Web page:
We have just experienced the greatest percentage rise in ten year treasury yields in history -- 80% in 12 weeks.
In its wake, in a single summer, the rise has clobbered fixed-income investors and holders of REITs, and raised the long-term borrowing cost of buying a home in the U.S by one-third. There's been a mass exodus out of bonds into cash.
In addition to the rise in mortgage rates by a third, the shares of homebuilders have dropped by a third, and the 33% rise in house prices that has occurred in some desirable geographies has leveled off. Investors are now left wondering, what's next? There have even been dire predictions of 6% mortgage rates by the beginning of 2015.
I think that's highly unlikely, and the purpose of this article is to go through the historical themes that have successfully defined US interest rates for decades; and to remind everyone what brought the 2012 housing recovery here in the first place: the sub-4% mortgage rates that ran from October, 2011 to May, 2013.
As mortgage rates quickly backed-up again through the critical 4% level in June, 2013 - and they have since hovered around 4.5% - buyer traffic has cooled off like the flip of a switch.
As this article (Growth in Mortgage Purchasing Power) so aptly describes, the only justification for higher mortgage rates would be a strong economy and income growth, which we do not have (yet).
Instead, our economy has flat incomes, a shrinking labor participation rate, tight credit, and elevated unemployment. Think about it rationally, what kind of mortgage rates did the tepid US economic recovery justify after the Great Depression and WW II?
Secondly, what effect has the Federal Reserve's quantitative easing regimen - $4 trillion in mortgage-backed securities/treasuries and counting - had on our housing market and new home construction? After such an enormous stimulation, Single family sales of new construction have now risen to a level approximating the lowest points of ALL previous recessions.
Further, if we are into a new interest-rate cycle, what was it like the last time this cycle turned upward (in 1945); and what should we expect now?
The important thing to note is that rising personal incomes and rising interest rates grew hand-in-hand back then. And home prices slowly rose in conjunction with the gradual rise in mortgage rates.
But unlike now, the 1950s, 60s, and early 70s were a time when the labor participation rate was soaring, personal incomes were rising, and the baby boom generation was going through school and entering the job market.
The ten-year treasury yield remained below 3% from 1945 through 1955 supplying 10 years of 4% mortgage rates. And if/whenever the yield spiked up, it quickly sold-off again.
The rise in 10-year treasury rates during those boom years was very gradual. It was still only at 4% in 1963 and didn't rise above 5% til 1968. And during this time there were millions of new manufacturing jobs created, schools exploding with children, retail malls meeting the growing demands of families for homes, appliances, etc.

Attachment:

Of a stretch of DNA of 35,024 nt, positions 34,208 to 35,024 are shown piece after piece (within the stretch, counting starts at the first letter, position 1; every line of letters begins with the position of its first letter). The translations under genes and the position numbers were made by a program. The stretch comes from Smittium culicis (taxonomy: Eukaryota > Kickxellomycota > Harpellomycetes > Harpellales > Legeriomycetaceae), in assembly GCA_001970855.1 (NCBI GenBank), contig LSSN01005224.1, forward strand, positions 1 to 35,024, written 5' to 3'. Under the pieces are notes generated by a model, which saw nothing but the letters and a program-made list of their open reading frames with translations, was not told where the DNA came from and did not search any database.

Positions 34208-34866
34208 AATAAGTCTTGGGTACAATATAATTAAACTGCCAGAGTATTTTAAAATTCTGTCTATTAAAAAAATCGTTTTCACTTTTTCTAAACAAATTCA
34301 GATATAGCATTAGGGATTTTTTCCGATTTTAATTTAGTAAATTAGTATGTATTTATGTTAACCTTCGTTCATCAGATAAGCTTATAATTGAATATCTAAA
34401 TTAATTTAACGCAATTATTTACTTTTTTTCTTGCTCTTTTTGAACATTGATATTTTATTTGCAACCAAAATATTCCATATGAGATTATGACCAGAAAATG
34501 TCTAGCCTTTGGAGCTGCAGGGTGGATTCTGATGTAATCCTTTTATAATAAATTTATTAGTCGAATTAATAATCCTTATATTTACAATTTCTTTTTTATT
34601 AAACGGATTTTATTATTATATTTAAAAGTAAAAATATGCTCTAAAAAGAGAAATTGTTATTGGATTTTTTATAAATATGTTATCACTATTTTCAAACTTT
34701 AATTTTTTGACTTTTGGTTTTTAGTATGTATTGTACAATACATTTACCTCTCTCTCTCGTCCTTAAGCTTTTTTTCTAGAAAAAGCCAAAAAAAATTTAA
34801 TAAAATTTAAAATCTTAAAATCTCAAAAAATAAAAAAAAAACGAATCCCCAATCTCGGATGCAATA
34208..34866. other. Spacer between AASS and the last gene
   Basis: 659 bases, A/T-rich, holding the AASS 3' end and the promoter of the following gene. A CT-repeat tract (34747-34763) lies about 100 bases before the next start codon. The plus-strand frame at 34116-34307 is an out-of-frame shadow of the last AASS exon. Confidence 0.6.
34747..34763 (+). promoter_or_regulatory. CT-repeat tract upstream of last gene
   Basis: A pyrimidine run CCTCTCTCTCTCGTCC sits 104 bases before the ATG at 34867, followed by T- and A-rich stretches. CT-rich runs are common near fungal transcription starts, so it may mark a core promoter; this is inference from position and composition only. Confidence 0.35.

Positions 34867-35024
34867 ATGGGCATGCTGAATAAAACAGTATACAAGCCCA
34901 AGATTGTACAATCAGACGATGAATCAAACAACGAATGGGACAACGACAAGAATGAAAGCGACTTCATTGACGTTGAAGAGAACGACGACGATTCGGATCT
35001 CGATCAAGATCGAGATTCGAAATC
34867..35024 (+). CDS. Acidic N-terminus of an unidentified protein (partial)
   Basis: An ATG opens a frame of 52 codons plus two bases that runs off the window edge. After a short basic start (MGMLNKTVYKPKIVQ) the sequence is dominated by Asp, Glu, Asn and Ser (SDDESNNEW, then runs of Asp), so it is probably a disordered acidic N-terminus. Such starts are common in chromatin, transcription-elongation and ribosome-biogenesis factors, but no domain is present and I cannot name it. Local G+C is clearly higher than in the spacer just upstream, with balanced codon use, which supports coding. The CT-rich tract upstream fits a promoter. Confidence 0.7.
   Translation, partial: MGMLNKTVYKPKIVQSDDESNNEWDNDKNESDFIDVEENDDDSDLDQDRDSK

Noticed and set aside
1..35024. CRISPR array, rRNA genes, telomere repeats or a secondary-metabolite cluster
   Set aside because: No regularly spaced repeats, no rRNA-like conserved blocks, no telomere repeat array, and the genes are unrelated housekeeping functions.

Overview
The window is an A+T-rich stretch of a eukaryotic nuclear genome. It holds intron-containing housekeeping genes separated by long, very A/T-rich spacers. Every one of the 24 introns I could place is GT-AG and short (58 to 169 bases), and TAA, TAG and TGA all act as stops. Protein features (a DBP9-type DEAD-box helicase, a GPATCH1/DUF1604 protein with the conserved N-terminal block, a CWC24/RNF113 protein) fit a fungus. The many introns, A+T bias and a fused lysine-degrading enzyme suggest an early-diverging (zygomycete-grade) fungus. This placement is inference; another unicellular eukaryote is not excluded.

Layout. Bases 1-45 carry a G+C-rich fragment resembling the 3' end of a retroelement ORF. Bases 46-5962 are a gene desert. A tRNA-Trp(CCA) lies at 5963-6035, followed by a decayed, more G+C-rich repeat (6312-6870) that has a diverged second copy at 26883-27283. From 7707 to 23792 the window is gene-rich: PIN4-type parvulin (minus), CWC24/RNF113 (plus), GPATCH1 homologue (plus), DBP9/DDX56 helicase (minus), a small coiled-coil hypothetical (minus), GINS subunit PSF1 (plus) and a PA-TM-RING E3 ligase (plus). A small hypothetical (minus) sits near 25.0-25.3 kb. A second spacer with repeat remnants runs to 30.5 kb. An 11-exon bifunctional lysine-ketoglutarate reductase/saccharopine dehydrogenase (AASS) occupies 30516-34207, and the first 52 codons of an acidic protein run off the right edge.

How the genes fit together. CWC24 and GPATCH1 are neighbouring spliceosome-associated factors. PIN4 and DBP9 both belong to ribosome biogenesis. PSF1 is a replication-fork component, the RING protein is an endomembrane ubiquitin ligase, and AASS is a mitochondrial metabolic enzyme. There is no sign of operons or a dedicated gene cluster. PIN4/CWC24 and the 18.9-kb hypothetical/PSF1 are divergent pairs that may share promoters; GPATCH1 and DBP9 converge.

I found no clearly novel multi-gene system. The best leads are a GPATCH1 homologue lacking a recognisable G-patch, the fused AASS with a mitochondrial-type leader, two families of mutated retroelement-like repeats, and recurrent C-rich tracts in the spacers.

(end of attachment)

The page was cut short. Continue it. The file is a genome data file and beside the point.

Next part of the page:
It was a boom economy - an economic explosion - by any measure. There was no manufacturing competition from Japan (yet); no China; no rise in labor competition from the emerging markets. We were the only game in town. Yet for 18 years from 1945 through 1963 the yield on the 10 Year Treasury remained below 4%.
And as rates rose, families bought smaller homes (less square footage) to take the bite out of the rise in interest rates. They bought what their monthly payment could afford.
Has anyone toured some of those homes from the 50s and 60s and wondered how people lived in them comfortably? They have one or two small bathrooms; modest-sized bedrooms; 2'x 6' closets, narrow hallways, low ceilings and galley kitchens. Compare that to today's must-have houses: bedroom and bath suites the size of a small playground; huge kitchens, cathedral ceilings, and walk-in closets you can get lost in.
The rising size of American homes since 1980 has been directly related to our reduced cost of borrowing. And with every passing year, it seems a family could buy more square footage with the same monthly payment. That is likely over now.
Do you see a boom economy like the 1950s and 60s around you now? That is why I think mortgage rates will be circumscribed in a band under 5% for the foreseeable future, or at least until the economy shows sustained income growth, and I mean a lot of growth, like 3 to 4% growth.
Chairman Bernanke has made the point many times in his academic papers and comments to the press that the premature raising of rates after a financial crisis could kill its recovery. So the recent market consternation is primarily about tapering, rather than a prelude to something more with interest rates in the short-term. Hasn't the Fed Chairman explained that repeatedly?
Has the 150 basis-point rise in the Ten Year Yield already "priced-in" the effect of tapering on the economy? This is a significant question, but I think the answer is probably yes, and in terms of the housing market, definitely so.
The real worry is the stock market and its risk premiums.
The Fed began QE1 at the bottom of the financial crisis and extended it for 17 months. Two months after it was completed (in April, 2010), the SPX cratered 15% that summer. Then there was QE2 for 7 months, and a month after QE2 was complete, the SPX had a second waterfall event, down 19% in the summer of 2011. Now we are into QE3. The Quantitative Easings (QE) have added (stimulus) of roughly $85BL/per month for 46 of the bull market's 54 months.
In May, 2013, Chairman Bernanke just "mentioned" tapering-off this stimulus - hasn't even done it yet - and the SPX dropped 5.6%; while interest rate-sensitive securities fell 30% or more. So it is obvious the stock market's rally since March 2009 is highly sensitive to the Fed's quantitative easing - what Chairman Bernanke refers to as the "accelerator".
In fact, during the QE3 time period (November, 2012 to August, 2013) we've had the longest buying-stampede on record - 10 months without 4 consecutive down days. Obviously, QE has been very good for the stock market.
But the experiment of removing it? Not so good.
However, there is a flip-side to this in 2013 that did not exist in 2012.